Abdullah family launch court action against killer driver Samuel Davidson three years after killing four children in Oatlands crash

Abdullah family launch court action against killer driver Samuel Davidson three years after killing four children in Oatlands crash

The Abdullah family who lost three of their children and a cousin in the Oatlands tragedy three years ago have launched a civil suit against the killer driver Samuel William Davidson.

The legal action, which is believed to involve Davidson’s insurance policy, seeks payments for ongoing trauma to the family and children who were injured but survived the catastrophic accident. It is listed in the NSW District Court next week.

The parents of Abdullah’s children, Danny and Leila, have publicly forgiven Davidson and revealed this week that they had met his parents ‘who are suffering a lot’.

Anthony, 13, Angelina, 12, Sienna, eight, and their niece Veronique Sakor, 11, were walking along the sidewalk to buy ice cream in Oatlands, west of Sydney, when they were hit by a car and killed on February 1, 2020.

The Abdullah family claimed their three children before the accident. The civil action is listed in court next week

Samuel Davison is serving a 20-year sentence after plowing his car into a group of seven children – killing four instantly – while driving under the influence of drugs and alcohol.

Davidson was under the influence of drugs and alcohol, driving erratically and at a high rate of speed when fatally injuring the four children.

The group Davidson jumped into included three other children, all suffering from injuries and trauma.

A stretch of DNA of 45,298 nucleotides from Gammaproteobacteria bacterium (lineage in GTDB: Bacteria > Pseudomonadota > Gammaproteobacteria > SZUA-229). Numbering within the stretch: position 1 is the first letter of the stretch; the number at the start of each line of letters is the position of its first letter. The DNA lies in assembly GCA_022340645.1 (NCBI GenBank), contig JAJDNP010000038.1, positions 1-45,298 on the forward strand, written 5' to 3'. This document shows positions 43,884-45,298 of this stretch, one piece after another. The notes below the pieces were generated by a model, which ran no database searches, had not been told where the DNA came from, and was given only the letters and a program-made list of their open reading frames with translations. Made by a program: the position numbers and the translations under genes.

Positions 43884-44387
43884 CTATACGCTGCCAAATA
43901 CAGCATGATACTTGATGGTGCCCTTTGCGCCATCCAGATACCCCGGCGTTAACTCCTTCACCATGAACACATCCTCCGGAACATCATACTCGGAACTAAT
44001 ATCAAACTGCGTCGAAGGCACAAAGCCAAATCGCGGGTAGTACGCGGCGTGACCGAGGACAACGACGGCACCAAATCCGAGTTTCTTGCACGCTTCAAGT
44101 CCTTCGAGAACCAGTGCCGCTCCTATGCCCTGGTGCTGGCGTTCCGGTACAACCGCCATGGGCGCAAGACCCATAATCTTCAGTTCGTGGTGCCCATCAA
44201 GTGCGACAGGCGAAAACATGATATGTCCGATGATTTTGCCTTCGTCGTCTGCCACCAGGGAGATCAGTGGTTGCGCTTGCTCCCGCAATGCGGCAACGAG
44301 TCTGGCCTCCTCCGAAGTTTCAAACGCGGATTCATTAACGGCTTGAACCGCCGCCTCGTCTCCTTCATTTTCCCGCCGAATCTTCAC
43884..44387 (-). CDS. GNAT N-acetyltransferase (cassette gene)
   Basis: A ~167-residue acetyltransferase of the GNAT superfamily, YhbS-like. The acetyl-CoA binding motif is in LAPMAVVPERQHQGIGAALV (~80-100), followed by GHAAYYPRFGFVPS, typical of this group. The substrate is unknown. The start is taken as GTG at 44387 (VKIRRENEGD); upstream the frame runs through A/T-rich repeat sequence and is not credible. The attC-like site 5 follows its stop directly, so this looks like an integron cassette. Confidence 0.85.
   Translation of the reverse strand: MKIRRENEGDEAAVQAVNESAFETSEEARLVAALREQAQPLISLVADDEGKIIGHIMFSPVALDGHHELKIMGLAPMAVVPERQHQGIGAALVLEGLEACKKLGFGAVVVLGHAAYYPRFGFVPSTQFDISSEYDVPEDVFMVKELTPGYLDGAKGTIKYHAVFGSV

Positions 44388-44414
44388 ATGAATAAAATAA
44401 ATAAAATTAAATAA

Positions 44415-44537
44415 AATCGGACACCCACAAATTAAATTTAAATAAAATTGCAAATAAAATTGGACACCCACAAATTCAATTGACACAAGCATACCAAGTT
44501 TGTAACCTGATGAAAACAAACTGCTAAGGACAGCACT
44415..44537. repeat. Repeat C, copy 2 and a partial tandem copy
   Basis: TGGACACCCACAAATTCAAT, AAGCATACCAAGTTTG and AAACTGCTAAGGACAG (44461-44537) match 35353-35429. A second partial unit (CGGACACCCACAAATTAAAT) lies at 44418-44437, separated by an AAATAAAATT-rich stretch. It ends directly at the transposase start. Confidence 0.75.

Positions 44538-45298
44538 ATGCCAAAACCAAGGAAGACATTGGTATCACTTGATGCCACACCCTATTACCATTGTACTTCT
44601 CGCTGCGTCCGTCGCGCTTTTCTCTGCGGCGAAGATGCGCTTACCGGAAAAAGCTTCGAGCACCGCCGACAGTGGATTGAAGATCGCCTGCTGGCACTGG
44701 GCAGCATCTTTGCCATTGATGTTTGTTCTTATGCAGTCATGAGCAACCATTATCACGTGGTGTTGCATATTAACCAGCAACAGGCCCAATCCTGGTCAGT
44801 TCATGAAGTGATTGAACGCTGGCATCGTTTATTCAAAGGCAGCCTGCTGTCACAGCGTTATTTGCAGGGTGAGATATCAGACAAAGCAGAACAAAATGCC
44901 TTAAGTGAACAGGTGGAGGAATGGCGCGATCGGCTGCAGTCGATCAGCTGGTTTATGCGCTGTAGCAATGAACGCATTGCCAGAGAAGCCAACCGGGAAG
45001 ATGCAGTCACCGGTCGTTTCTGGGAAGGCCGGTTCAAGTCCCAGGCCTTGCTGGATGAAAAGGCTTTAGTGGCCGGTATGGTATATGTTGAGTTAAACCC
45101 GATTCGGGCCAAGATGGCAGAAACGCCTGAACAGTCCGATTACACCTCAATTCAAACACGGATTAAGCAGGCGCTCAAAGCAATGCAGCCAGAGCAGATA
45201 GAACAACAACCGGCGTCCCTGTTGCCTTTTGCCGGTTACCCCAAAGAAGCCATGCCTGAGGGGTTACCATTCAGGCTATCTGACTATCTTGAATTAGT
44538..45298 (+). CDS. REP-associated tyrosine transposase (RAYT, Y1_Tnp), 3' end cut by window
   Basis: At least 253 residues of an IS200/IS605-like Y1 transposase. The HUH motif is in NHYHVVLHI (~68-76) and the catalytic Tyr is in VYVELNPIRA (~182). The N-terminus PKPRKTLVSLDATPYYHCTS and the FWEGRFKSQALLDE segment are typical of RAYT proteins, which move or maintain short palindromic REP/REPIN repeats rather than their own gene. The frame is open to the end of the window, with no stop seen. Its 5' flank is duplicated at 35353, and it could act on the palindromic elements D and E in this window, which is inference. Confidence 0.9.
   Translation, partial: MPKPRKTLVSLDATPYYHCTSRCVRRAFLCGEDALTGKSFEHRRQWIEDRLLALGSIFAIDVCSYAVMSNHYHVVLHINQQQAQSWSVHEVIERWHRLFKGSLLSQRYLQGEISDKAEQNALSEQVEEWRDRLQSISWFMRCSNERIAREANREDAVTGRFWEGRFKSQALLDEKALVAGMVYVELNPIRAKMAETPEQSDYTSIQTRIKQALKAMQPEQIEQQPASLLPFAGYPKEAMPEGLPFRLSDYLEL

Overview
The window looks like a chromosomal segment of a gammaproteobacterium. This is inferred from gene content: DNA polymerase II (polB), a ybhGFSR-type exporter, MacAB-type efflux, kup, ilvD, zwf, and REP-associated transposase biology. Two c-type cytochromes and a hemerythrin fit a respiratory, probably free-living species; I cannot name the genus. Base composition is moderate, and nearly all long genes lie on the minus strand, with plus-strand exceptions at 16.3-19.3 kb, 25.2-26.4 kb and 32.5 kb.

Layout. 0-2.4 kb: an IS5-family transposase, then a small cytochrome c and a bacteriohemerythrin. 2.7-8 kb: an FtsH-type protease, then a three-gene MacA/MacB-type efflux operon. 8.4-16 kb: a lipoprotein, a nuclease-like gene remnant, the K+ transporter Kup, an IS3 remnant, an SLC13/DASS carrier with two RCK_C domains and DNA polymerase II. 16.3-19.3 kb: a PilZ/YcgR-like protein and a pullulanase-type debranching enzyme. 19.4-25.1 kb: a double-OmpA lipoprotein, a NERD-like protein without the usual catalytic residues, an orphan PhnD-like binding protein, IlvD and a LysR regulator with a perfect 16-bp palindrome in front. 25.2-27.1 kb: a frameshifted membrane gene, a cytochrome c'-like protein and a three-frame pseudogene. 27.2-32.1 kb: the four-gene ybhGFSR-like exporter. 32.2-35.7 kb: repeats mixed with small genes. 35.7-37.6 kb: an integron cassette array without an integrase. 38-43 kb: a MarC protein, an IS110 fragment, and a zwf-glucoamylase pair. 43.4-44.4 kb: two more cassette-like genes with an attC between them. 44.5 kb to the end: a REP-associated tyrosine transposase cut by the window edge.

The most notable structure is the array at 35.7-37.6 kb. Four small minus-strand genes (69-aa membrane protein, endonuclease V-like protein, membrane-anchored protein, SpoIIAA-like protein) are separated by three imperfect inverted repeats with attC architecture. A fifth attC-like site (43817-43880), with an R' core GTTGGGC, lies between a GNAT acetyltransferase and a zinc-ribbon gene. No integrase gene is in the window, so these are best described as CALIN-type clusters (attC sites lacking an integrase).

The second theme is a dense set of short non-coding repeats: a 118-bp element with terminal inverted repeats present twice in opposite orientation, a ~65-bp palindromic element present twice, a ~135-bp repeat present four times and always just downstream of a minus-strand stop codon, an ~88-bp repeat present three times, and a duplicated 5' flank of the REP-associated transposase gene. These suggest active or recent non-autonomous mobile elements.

Then 29, Davidson was sentenced to 28 years in 2021 with a non-parole period of 21 years, which was reduced to a minimum of 15 years with a maximum of 20 years on appeal this year.

Danny Abdullah told Daily Mail Australia the court matter was ‘confidential’ and related to ongoing therapy and trauma, but he did not want to comment further.

Earlier this week, Mr Abdullah revealed the driver who killed his children was becoming a Maronite Catholic in prison because of the pardon the family had shown.

In a Christian Lives Matter podcast, Mr. Abdullah said Charlie Bakhos, the broadcaster of the jailhouse that Davidson converted, stands for truth.

Mr Abdullah, whose family is himself Maronite Catholic, explained that two men in prison had contacted his spiritual adviser, Father Robert-Pio, and claimed that Davidson wanted to meet him.

‘Leela and I talk to him [Fr Robert] A lot,’ said Abdullah.

‘[He] A good guy and feeds the homeless… And there was a homeless guy that he fed that ended up in jail and he said to him, “I have a guy that wants to meet you.”

‘There was another man who called him and said, “Look, Father Robert, I’ve got a driver who ran over the Abdullah children in my cell.”

Mr Abdullah added the inmates did not know that Robert was his spiritual adviser, whom he had turned to after the tragic deaths of his children.

‘Of all the priests in Australia, this man is talking to my spiritual father, Father Robert, yes, and he doesn’t know it,’ Mr Abdullah said.

‘Well, he is [Fr Robert] Goes, “I know Abdullah’s parents, I visit them regularly and I talk to them, they come to my church.”

‘[Now] he [Davidson] Praying the rosary three times a day, he goes to mass, he’s studying the Bible and he wants to be a Maronite Catholic.’